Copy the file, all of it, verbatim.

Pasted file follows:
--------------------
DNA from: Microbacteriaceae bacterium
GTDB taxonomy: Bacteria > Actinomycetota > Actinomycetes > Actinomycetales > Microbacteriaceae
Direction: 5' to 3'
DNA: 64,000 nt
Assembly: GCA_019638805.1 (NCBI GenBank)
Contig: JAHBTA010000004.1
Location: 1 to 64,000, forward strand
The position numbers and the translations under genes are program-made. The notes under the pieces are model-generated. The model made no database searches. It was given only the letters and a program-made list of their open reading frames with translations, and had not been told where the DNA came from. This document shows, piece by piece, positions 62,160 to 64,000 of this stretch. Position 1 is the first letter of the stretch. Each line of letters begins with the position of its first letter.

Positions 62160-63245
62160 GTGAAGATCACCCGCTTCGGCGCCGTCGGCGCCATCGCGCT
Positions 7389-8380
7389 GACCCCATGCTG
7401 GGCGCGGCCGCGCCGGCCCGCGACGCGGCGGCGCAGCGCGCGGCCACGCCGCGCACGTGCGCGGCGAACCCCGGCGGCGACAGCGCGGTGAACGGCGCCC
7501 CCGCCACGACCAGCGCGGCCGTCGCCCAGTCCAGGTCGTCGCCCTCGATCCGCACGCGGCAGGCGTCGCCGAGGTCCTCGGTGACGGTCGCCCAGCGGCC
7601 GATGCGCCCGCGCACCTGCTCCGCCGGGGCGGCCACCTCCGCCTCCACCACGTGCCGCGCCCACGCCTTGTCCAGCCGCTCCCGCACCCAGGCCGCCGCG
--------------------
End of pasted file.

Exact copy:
DNA from: Microbacteriaceae bacterium
GTDB taxonomy: Bacteria > Actinomycetota > Actinomycetes > Actinomycetales > Microbacteriaceae
Direction: 5' to 3'
DNA: 64,000 nt
Assembly: GCA_019638805.1 (NCBI GenBank)
Contig: JAHBTA010000004.1
Location: 1 to 64,000, forward strand
The position numbers and the translations under genes are program-made. The notes under the pieces are model-generated. The model made no database searches. It was given only the letters and a program-made list of their open reading frames with translations, and had not been told where the DNA came from. This document shows, piece by piece, positions 62,160 to 64,000 of this stretch. Position 1 is the first letter of the stretch. Each line of letters begins with the position of its first letter.

Positions 62160-63245
62160 GTGAAGATCACCCGCTTCGGCGCCGTCGGCGCCATCGCGCT
Positions 7389-8380
7389 GACCCCATGCTG
7401 GGCGCGGCCGCGCCGGCCCGCGACGCGGCGGCGCAGCGCGCGGCCACGCCGCGCACGTGCGCGGCGAACCCCGGCGGCGACAGCGCGGTGAACGGCGCCC
7501 CCGCCACGACCAGCGCGGCCGTCGCCCAGTCCAGGTCGTCGCCCTCGATCCGCACGCGGCAGGCGTCGCCGAGGTCCTCGGTGACGGTCGCCCAGCGGCC
7601 GATGCGCCCGCGCACCTGCTCCGCCGGGGCGGCCACCTCCGCCTCCACCACGTGCCGCGCCCACGCCTTGTCCAGCCGCTCCCGCACCCAGGCCGCCGCG